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United Nations

At its April session, the United Nations Commission on Human Rights voted once again to censure Cuba for its human rights abuses. The resolution passed by a wider margin than in previous years, but did not make provision to appoint a special rapporteur to monitor human rights conditions. Sponsored by the Czech and Polish governments, the resolution criticized Cuba's treatment of political dissidents and urged the Cuban authorities to allow visits by U.N. human rights investigators. Cuba retaliated the vote by staging a mass demonstration outside the Czech embassy in Havana and temporarily recalling its ambassador from Argentina. (Argentina was among the twenty-one countries that supported the resolution.)

In February, just prior to the commission's session, U.N. Special Rapporteur Radhika Coomaraswamy released her report on violence against women in Cuba. The report, which was fair, objective, and comprehensive, was the fruit of an unprecedented mission to Cuba undertaken by the special rapporteur in June 1999. (The Cuban authorities had once allowed the U.N. high commissioner for human rights to visit the island, but had otherwise consistently denied access to U.N. human right monitors, including thematic rapporteurs and mechanisms.) While criticizing the U.S. embargo for its adverse impact on Cuban women, the report urged the Cuban authorities to undertake legal reforms to deal more effectively with the problems of domestic violence, rape, and sexual harassment. It also denounced the arbitrary detention of women whose political views are unacceptable to the government.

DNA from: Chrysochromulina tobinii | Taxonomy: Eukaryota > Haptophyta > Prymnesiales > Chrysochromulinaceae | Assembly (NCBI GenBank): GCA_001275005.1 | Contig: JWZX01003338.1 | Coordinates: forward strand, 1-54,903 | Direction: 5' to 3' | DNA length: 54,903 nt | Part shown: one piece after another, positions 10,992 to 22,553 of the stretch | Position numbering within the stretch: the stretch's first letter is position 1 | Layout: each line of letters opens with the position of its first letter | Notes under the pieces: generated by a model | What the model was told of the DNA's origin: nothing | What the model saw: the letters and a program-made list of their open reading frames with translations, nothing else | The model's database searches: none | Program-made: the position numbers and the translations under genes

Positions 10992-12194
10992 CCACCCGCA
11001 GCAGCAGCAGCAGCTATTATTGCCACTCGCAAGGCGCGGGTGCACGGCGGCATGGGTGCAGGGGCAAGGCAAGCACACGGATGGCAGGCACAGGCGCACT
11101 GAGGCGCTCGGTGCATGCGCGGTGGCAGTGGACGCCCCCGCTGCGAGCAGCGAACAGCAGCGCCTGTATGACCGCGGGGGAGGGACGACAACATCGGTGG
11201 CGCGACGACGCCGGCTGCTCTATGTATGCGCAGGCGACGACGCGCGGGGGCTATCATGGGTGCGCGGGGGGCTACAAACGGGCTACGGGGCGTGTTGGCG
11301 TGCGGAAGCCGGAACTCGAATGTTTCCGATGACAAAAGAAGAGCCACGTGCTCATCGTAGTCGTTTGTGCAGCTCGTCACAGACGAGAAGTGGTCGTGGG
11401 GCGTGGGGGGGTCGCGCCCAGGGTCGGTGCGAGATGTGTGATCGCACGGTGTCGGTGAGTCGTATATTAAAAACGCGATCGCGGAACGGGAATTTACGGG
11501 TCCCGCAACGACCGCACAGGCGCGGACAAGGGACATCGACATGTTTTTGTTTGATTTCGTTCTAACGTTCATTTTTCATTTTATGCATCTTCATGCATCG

The report evoked a stridently defensive response from the Cuban authorities, who sent a note verbale to the Office of the High Commissioner for Human Rights that complained that the special rapporteur's visit was "manipulated" by the U.S. government, and that challenged the applicability of the special rapporteur's "bourgeois democratic-liberal concept of human rights." The Cubans also vociferously attacked Human Rights Watch, whose 1999 book on Cuban human rights conditions was among the sources cited in the special rapporteur's report. It erroneously asserted that Human Rights Watch received substantial U.S. government funding, when, in fact, the organization accepts no funding from any government, either directly or indirectly.

Ibero-American Countries

The Ibero-American Summit brought the Spanish king to Cuba, in what was the first visit to the island by a reigning Spanish monarch, as well as high officials from twenty-one countries. Heads of state from all over Latin America were in attendance, although a few declined to participate because of Cuba's lack of progress on democracy and human rights. In a welcome break from the usual protocol, a number of officials, including Spain's Prime Minister José María Aznar and Portugal's President Jorge Sampaio, took advantage of their visit to meet with prominent dissidents such as veteran activist Elizardo Sánchez.

The summit culminated in the adoption of a series of documents, including the Havana Declaration, in which signatory states expressed a commitment to democracy and human rights and called for the U.S. to end its embargo against Cuba.

Organization of American States

Latin American political leaders had a further opportunity to collectively assess their engagement with Cuba during the thirtieth Organization of American States (OAS) General Assembly, held in Windsor, Canada, in June. While a number of Caribbean countries spoke up for Cuba's reintegration into the OAS-Cuba was suspended from the regional grouping in 1962-no concrete steps were taken toward this end.

European Union